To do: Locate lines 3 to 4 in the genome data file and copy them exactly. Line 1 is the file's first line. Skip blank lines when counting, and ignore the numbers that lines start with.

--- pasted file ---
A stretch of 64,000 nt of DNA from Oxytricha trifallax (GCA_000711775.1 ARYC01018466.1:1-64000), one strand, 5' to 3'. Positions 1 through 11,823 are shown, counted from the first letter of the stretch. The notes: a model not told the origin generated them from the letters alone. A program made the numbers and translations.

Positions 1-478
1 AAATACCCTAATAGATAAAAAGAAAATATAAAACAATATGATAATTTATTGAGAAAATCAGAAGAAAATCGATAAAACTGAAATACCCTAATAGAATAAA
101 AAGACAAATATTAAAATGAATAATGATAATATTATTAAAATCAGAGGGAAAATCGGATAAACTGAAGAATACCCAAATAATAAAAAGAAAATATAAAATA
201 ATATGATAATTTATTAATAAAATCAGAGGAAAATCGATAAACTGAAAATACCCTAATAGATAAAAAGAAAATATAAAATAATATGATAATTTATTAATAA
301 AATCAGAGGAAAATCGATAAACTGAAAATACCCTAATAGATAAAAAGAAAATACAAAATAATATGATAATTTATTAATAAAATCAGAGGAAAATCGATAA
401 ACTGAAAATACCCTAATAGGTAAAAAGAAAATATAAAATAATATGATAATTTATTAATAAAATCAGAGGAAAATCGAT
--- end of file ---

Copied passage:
1 AAATACCCTAATAGATAAAAAGAAAATATAAAACAATATGATAATTTATTGAGAAAATCAGAAGAAAATCGATAAAACTGAAATACCCTAATAGAATAAA
101 AAGACAAATATTAAAATGAATAATGATAATATTATTAAAATCAGAGGGAAAATCGGATAAACTGAAGAATACCCAAATAATAAAAAGAAAATATAAAATA